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What Are You Afraid Of?

Night Surf

Who would have thought that the best way to overcome my fear of big waves was to go surfing at night?

After a year of surfing three-foot waves on a ten-foot surf board, Shane started to push me to try bigger waves and increasingly challenging situations. However, the idea of a wall of water threatening to hit me with my 10 foot surf board was hard to swallow.

I liken the feeling to balancing on a curb… 40 feet off the ground. You know that 6 inches off the ground you can balance just fine. Though for some reason the extra 40 feet stirs a distinct uncertainty.

The Freaks Come Out at Night

The relatively warm Santa Cruz Spring night featured a full moon. I thought it was a joke when Shane proposed night surfing. There was a sizable swell in town and at the time I had never even heard of surfing at night. It didn’t take much convincing though. True to his inner CEO, Shane led me on a mission to catch waves in the dark.

My heartbeat was throbbing in my ears as we found ourselves negotiating our way down the rocks into the barely visible ocean. Towering shadows in the sea, the waves roared as they revealed their breaking points.

We soon started to paddle, the icy cold salt water harmonizing with my adrenaline. The sound of the sea bashing the rocks near the lighthouse conducting my heart beat.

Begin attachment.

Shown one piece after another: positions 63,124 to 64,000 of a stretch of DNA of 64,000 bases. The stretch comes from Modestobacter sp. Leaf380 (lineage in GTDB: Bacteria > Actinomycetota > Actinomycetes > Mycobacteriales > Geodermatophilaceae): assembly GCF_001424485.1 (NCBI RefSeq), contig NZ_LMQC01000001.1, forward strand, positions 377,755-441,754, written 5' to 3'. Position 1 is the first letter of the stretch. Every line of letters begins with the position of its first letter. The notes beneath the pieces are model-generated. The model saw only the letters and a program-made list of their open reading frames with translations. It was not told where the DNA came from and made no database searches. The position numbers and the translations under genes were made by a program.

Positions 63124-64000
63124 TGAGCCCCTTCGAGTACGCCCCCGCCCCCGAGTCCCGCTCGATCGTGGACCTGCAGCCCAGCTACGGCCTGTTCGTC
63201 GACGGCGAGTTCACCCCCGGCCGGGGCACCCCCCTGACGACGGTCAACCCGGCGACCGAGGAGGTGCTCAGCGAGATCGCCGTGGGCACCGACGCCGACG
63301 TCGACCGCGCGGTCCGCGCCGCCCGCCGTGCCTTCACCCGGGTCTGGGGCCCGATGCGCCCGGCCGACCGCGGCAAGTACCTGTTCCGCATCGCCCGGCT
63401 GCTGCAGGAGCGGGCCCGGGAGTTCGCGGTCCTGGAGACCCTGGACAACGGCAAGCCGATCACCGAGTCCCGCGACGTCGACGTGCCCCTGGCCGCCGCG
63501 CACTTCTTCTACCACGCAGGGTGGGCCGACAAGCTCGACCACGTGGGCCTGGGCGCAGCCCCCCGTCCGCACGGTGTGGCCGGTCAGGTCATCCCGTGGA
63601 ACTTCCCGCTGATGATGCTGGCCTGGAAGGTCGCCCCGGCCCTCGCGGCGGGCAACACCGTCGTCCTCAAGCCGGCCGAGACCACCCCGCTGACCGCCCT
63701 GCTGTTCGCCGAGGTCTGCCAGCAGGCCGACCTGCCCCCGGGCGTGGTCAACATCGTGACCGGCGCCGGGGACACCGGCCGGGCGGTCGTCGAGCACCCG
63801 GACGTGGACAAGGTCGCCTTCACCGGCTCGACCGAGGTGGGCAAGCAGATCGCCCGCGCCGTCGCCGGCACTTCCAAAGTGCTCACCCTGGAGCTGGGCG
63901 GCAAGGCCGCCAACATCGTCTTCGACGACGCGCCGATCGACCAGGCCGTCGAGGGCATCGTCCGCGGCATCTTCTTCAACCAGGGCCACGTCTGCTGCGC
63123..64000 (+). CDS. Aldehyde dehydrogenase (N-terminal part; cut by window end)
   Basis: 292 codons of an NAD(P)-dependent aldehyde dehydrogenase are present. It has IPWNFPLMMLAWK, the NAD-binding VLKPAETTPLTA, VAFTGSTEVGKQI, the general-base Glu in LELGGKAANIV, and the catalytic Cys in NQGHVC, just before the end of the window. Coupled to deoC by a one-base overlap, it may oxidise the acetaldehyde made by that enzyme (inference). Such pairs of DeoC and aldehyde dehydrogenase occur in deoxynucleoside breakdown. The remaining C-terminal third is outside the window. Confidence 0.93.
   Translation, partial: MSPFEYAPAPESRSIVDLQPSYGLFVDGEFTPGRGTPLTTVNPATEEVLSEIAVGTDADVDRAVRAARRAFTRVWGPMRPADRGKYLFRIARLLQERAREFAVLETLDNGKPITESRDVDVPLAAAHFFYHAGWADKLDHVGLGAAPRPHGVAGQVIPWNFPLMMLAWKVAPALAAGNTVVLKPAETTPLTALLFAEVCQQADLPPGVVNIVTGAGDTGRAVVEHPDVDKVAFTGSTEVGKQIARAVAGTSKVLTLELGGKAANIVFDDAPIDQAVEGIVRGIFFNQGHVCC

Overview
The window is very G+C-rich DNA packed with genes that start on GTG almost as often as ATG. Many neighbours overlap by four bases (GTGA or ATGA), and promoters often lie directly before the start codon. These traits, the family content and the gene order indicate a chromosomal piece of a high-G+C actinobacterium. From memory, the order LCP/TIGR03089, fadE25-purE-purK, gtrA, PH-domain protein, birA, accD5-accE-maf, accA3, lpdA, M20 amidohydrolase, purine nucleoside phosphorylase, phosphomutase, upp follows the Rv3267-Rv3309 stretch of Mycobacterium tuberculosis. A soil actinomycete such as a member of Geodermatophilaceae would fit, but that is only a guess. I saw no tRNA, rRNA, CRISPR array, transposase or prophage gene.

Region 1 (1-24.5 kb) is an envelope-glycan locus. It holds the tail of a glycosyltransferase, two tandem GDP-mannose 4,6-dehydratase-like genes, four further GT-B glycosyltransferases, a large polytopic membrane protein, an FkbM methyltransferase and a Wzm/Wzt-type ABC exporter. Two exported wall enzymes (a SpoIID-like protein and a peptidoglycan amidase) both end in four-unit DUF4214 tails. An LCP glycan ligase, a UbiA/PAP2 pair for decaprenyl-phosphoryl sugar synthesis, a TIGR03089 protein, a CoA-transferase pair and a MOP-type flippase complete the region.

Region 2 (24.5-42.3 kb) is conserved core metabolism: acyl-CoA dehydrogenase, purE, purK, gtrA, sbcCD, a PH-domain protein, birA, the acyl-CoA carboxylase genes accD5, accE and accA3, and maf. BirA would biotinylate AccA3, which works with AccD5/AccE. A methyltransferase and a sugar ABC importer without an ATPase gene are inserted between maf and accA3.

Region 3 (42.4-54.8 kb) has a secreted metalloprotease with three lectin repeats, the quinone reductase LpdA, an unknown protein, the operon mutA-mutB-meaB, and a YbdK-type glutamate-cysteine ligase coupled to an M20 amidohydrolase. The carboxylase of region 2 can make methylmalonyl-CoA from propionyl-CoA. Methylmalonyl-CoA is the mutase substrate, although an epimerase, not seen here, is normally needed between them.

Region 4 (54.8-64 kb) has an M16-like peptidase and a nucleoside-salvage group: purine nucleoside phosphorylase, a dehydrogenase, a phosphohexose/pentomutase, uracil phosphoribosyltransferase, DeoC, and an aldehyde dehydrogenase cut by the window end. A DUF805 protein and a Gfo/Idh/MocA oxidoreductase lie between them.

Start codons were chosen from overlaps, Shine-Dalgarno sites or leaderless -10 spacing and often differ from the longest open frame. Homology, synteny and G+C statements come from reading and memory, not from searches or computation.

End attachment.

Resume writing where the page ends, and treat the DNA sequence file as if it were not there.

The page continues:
Paddling into the darkness was an act of faith. An act of loyalty. An an act of youthful bliss. And at the time it felt like an act of sheer stupidity.

Shane quickly disappeared with the next passing shadow. I couldn’t see him, though I could hear him holler as he dropped into the face of the wave and took off.

I picked a spot where I knew the waves could not quite reach and did my best to learn where they break.

I See the Light

After 30 minutes of sitting in the water, watching the shadows of waves pass by, my heart had started to calm down and my imagination began to find peace. I began taxiing to the runway. I didn’t know how big the waves were for sure, but I had a vague sense of where I needed to be to take off.

Suddenly, there was a massive shadow right behind me. I was paddling away from it as fast as possible when it scooped me up and threatened to throw me over its increasingly tall face. Before I could think, I jumped up and stood on my board!

Voila! I was riding a wave taller than me! And I never even saw it coming.

Unbearably beautiful, the eight foot glassy wall reflected the moon. I could move around. I could shift my balance. I could sing.

At one point I kneeled down and ran my hand across the water for a while. It had been cold before but now it felt warm and firm. My body relaxed and a vast endless smile stretched across my heart.

Now I Know, and Knowing is Half the Battle

In what seemed to be the most terrifying conditions, I was able to learn a little more about controlling my fear. I gained confidence and have since been able to apply it to much larger waves in the day. I also found a new passion – night surfing.

The most profound result of this however, is that i came to understand an approach to fighting fear. In many cases the best way to fight fear is to face it head on. That means, learn about and understand the things that scare you. Learn what you can do to engage with those things. Be informed. In this case it meant knowing how to stand up on my board and knowing fundamentally how to catch a wave.

If you simply can not handle facing the thing you are afraid of even when you are otherwise prepared, perhaps it is time to stop focusing on it. Perhaps it is time to put yourself in a position where you will encounter that which frightens you and you will react with all your education and conquer in one fell swoop.


Question: What are you afraid of?